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Government lawyer outlines security risks from foreign adversaries

Feb. 10, 2020

Jason Klitenic, general counsel of the Office of the Director of National Intelligence (ODNI), tells people that the past 18 months he’s been in the job have been “the greatest 10 years of my life.” We operate at warp speed,” he said at a Feb. 5 lunch hosted by the ABA Standing Committee on Law and National Security.

Office of the Director of National Security General Counsel Jason Klitenic speaks at an ABA Law and National Security luncheon on Feb. 5.

Office of the Director of National Security General Counsel Jason Klitenic speaks at an ABA Law and National Security luncheon on Feb. 5.

American Bar Association photo

Klitenic, a former partner at Holland & Knight, discussed reformed procedures to the Committee on Foreign Investment in the U.S. (CIFIUS), changes to the security clearance process and supply chain risk management, a priority for ODNI.

“The U.S. has always welcomed foreign investment, and it’s critical that we maintain open investment,” Klitenic said. The U.S. Department of the Treasury recently released two new CIFIUS rules, taking effect Feb. 13, which are an attempt to balance security with economic impact.

 “What we know now is that investments that pose the greatest potential threats to national security are no longer limited to just transactions resulting in foreign control of a U.S. business,” but also to some non-controlling investments, Klitenic said.

 “We know there are foreign adversaries who are quietly attacking our nation’s public and private sectors, and they’re using the channels of trade and investment as their vehicle to do so.”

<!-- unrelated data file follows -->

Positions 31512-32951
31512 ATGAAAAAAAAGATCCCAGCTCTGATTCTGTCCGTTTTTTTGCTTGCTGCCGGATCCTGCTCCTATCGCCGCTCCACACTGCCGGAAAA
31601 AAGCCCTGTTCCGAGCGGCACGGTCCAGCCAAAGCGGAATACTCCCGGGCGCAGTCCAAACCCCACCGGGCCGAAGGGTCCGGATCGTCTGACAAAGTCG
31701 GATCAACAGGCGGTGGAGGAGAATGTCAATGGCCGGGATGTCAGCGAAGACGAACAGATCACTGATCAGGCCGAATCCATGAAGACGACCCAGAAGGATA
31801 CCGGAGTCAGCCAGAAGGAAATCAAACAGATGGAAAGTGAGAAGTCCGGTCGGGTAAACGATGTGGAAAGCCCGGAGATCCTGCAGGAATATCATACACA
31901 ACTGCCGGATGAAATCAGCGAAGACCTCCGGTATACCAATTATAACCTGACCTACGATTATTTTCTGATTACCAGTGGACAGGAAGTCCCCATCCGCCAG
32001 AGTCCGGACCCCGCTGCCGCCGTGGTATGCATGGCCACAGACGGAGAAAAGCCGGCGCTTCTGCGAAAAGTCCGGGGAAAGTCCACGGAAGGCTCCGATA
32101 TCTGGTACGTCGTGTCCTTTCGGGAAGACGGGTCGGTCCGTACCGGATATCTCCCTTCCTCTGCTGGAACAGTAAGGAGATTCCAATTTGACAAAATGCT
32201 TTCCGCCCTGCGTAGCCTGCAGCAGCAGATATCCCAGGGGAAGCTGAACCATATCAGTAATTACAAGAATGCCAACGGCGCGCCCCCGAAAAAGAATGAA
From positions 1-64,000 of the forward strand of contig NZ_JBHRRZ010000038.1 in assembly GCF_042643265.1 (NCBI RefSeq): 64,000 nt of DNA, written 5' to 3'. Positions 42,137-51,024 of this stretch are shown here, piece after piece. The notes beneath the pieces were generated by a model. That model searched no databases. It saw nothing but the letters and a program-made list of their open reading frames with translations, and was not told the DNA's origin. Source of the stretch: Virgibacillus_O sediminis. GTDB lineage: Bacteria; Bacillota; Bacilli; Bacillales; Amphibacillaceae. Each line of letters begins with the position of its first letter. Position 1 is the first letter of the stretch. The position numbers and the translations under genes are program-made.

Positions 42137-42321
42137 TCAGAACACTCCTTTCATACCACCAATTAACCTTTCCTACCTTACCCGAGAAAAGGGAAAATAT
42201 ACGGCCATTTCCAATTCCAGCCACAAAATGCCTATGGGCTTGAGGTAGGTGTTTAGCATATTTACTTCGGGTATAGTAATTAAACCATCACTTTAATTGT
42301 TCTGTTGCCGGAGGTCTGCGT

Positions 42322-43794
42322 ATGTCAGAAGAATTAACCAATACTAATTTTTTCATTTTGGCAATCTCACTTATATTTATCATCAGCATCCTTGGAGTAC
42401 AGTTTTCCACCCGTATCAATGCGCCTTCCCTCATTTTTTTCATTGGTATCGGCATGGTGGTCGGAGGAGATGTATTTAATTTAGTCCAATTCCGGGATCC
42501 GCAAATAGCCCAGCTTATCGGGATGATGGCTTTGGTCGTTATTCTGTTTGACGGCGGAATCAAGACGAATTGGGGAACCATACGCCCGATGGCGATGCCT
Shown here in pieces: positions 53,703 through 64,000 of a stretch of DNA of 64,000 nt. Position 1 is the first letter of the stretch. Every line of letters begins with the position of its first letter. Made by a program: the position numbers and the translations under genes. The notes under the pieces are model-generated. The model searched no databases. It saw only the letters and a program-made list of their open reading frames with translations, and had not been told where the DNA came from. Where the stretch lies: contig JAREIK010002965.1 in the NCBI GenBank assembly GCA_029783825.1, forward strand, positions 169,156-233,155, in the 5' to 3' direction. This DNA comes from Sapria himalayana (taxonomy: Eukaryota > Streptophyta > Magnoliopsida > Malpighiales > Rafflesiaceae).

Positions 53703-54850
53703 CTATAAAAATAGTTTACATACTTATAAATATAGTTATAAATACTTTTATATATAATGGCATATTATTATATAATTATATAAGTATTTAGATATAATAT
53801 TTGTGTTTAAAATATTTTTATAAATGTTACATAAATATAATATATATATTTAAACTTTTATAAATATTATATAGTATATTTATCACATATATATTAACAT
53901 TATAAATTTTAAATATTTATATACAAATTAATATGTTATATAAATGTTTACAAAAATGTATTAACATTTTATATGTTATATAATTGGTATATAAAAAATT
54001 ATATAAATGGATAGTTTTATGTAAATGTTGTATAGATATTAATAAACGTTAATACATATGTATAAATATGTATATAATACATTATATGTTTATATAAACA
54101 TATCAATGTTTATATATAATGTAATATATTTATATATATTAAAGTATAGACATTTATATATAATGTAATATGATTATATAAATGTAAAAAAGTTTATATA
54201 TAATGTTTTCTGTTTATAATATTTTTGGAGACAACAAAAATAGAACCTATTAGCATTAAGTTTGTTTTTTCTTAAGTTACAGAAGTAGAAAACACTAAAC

Klitenic also discussed Trusted Workforce 2.0, which revamps the security clearance process for federal civilian workers, federal contractors and military personnel, as well as state, local, tribal and private sector personnel subject to Executive Order 13549. One important feature of Trusted Workforce 2.0 is a uniform clearance process across the federal government with “continuous evaluations” of security clearance holders, so that “someone can take their security clearance from one agency and move into a position at another agency without having to go through a new, time-consuming background check,” he said.

He also said that managing risks in the supply chain is critical as government agencies, businesses and IT providers become more dependent on supply chains to function. “From our perspective as lawyers, the supply-chain threat also raises some novel and complex legal issues with which we are grappling,” such as how much intelligence information can we lawfully share between departments and agencies? What is the obligation of the intelligence community to engage with industry on mitigation measures of insider threats?

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